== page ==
Time is fleeting.
Madness takes its toll” – during the COVID-19 pandemic, especially.
The opening lines of “The Rocky Horror Picture Show”’s most famous song, “The Time Warp,” couldn’t be more fitting for the era we’re currently living through. But first-time “Rocky Horror” director Emm Englebert wants to offer an escape to everyone who comes to see Cheyenne Little Theatre Players‘ shadow cast production of the film.
“It’s going to be so shiny and so glittery, which is what the world needs right now,” Englebert said.
It all started a few years ago, when Englebert and a friend decided to make a 40-before-40 bucket list, and Englebert’s included performing the cancan onstage. After she checked that off her list, she had the confidence boost she needed to get even farther out of her shell and audition for “Rocky Horror.”
Being part of the production gave her a new perspective on the show, and that perspective continued to evolve the next couple years when she experienced the show as an audience member. Each time she’d find things that she loved, but thought could be improved, and this year she decided to try to make her vision a reality.
“It’s the one show that the theater does every single year,” Englebert said. “And going year after year, to be honest, we see the same costumes and the same choreography. It’s still a very fun show to do, but this year I wanted to give those people who come every year something extra and something to look forward to next year.”
Englebert holds a degree in concept art, so she’s quite familiar with dreaming up ideas and then conceptualizing them on the drawing board, and that’s exactly what she did with “Rocky Horror.” Over the summer, she started thinking about the changes she wanted to make to the set, lighting, costumes and makeup, but it wasn’t until the show was cast in August that she was able to put these elements to the test.
The COVID-19 pandemic – to the surprise of no one – made the process more challenging, especially when the first month or so of rehearsals went virtual, but Englebert said she’s beyond impressed by how quickly the cast and crew adapted. There were also some surprising benefits to rehearsing over Zoom, she added, such as being able to play the film on her computer and flip the screen while everyone lip synched along from their respective homes. This avoided the potential distraction, Englebert said, of actors turning around to watch the film during an in-person rehearsal to make sure they were singing in time with the movie.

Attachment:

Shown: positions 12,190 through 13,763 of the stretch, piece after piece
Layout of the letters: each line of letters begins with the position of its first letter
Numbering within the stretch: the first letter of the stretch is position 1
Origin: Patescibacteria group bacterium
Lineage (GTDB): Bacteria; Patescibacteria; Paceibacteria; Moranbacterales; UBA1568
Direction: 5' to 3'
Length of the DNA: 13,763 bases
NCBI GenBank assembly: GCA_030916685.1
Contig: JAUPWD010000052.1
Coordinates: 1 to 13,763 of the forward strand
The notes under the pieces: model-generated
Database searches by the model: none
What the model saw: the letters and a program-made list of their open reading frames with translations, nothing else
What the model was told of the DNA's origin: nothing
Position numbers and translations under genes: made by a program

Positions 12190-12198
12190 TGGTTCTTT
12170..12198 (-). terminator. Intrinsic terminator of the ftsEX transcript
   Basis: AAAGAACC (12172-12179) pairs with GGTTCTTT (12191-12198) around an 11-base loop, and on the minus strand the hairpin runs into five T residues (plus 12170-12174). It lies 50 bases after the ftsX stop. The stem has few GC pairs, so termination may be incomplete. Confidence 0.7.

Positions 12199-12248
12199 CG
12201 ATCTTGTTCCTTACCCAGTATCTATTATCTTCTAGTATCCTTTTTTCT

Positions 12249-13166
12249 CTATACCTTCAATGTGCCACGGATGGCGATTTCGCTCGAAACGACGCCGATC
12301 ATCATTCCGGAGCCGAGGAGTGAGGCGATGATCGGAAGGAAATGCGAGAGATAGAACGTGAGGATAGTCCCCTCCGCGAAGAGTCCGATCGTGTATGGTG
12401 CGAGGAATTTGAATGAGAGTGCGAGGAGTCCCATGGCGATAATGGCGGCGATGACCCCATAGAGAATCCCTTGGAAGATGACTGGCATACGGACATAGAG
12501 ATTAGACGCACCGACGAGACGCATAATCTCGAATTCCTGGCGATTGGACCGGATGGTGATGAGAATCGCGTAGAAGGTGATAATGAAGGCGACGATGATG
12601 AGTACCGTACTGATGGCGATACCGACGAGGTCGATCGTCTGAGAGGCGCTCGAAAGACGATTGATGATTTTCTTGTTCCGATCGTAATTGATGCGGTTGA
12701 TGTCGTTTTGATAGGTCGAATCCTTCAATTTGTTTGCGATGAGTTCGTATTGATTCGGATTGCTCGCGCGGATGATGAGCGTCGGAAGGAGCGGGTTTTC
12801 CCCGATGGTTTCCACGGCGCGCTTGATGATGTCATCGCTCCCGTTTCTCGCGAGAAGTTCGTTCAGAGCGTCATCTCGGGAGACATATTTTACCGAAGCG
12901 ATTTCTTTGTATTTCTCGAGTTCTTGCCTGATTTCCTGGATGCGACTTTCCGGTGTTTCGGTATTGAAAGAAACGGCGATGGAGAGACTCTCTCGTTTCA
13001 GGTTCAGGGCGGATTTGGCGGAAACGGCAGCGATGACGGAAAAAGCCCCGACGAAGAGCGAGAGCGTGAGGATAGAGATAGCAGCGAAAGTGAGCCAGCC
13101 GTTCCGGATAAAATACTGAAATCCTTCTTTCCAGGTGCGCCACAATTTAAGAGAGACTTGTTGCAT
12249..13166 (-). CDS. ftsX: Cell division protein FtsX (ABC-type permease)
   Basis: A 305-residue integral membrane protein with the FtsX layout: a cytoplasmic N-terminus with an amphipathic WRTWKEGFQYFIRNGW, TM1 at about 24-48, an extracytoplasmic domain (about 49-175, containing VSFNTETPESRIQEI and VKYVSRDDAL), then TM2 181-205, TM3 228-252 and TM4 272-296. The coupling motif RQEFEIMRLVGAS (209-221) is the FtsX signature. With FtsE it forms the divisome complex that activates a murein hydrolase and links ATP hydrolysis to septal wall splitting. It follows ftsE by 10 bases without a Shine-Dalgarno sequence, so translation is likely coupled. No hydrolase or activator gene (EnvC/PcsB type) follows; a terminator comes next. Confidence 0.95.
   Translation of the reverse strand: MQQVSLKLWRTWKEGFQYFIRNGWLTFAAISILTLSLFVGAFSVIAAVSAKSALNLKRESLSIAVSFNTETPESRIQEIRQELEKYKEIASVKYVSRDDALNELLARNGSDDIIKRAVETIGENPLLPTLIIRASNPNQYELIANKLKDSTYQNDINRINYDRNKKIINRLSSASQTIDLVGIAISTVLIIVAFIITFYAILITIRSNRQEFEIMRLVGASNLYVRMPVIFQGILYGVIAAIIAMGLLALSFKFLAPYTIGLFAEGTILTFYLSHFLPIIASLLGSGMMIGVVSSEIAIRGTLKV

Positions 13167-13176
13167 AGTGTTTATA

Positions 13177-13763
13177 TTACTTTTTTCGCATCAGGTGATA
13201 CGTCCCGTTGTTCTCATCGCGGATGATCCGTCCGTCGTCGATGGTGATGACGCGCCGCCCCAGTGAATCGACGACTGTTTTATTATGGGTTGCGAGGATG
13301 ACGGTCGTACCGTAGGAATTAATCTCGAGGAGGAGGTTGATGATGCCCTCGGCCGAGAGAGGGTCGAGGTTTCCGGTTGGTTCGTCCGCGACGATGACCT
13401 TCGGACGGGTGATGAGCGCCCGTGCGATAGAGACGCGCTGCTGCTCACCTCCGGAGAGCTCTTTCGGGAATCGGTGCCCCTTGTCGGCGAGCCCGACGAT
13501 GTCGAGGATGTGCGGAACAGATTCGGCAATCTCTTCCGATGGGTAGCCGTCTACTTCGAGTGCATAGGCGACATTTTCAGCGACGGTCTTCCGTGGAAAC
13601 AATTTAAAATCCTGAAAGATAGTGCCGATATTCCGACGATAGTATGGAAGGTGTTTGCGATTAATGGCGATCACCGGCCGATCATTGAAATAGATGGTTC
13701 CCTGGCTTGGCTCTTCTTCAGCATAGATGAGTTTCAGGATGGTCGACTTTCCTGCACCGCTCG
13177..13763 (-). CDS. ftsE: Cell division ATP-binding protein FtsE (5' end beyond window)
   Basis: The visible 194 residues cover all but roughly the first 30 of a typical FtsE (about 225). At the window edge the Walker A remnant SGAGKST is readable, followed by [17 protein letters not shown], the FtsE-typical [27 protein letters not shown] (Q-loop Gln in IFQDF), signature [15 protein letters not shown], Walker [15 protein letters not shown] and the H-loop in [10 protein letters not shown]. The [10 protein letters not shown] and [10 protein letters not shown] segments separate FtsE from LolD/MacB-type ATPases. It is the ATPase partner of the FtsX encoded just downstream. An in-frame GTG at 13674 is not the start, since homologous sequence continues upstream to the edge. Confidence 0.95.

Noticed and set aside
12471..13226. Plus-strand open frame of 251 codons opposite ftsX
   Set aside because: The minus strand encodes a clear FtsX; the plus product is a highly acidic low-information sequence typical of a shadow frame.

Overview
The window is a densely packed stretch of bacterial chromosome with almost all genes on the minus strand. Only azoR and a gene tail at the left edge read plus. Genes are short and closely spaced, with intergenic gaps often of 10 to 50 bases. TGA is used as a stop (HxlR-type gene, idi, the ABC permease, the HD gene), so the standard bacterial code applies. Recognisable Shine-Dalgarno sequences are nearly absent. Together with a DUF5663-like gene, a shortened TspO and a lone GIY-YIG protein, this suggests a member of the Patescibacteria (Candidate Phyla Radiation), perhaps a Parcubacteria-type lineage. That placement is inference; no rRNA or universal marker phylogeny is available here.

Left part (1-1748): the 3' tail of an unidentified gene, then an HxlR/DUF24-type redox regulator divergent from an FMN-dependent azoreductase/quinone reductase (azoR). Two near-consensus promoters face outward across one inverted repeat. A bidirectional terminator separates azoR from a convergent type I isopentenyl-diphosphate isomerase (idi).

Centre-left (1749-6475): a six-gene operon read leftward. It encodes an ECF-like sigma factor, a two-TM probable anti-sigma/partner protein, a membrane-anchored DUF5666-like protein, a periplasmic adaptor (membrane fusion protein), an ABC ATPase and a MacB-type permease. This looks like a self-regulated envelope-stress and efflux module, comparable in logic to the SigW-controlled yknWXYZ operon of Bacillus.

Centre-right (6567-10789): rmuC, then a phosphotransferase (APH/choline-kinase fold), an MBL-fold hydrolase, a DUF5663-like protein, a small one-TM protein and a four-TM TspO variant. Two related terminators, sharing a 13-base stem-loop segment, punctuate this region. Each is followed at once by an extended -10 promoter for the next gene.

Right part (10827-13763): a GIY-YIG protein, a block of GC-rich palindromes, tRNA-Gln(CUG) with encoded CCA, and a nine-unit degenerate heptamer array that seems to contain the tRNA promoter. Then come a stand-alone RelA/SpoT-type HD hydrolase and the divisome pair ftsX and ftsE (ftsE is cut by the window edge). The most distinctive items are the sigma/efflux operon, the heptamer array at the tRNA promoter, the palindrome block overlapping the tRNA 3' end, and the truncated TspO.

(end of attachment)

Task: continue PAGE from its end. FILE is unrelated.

Another challenge since starting in-person rehearsals has been logistics. Because the Atlas Theatre had to close for several months and has only reopened to limited-capacity shows, CLTP has been renting it to several small private events, such as weddings, to make up for some of the lost income. That means the rehearsal schedule is all over the place, and lately has only been twice a week. But again, Englebert said, the cast and crew has been nothing but flexible.
Everyone who walks into the theater for those in-person rehearsals has to take their temperature and complete an online health questionnaire the moment they step in the door, and once they turn it in and grab their face mask, they’re permitted to enter (through a specific door, and they have to exit through a different one). This is where Englebert’s self-professed “strict” directing style comes in handy, because she isn’t afraid to enforce those rules for the health of everyone involved – especially as someone who’s been practicing medicine for close to 15 years. She also makes sure the theater is properly sanitized after each rehearsal.
This year’s group is nearly double the size of previous “Rocky Horror” productions, and Englebert herself is a performer in one of the new aspects of the show, which she affectionately refers to as the “Transylvanian hype girls.” This group of three women perform several brand-new dance numbers and are in charge of much of the heavy lifting of set pieces throughout the show.
Much of the new choreography was developed by Englebert, but she said the more technical pieces were created by En Avant Dance Studio teacher Sarah Wessenberg.
“I’ve watched the film from the normal viewer perspective, so when I really started to break down the script and the film, I noticed there is a dance number every five minutes,” Englebert said. “And I was like, ‘Oh my gosh, this is really a musical, but it doesn’t get the credit of being a musical.’ When I pitched it (to CLTP), I said I wanted to get people to look at it a little differently – although it’s fun to throw things at a screen, there is more to it, like actually choreographed dancing.”
In addition to the new dance numbers, repeat audience members will notice a different overall aesthetic to the show, which will be evident in the new costumes (most of which are being hand-sewn by a local costumer) and makeup (which will be done by a professional makeup artist from Virginia who does makeup for New York Fashion Week).
“The first one I looked at differently was for Columbia, because in every single production, the costume is the exact same, and so I was like how can that be changed,” Englebert said. “She actually has a sort of Harley Quinn thing going on, so I was like ‘What if we could turn her into a nod to a comic book style?’ Make her brighter and crazy looking … Eventually what I did was recreate each character to make them more similar to comic books, so each one has a DC comic parallel.”
Englebert said to expect the same show everyone knows and loves, but bigger, brighter and with much more glitter.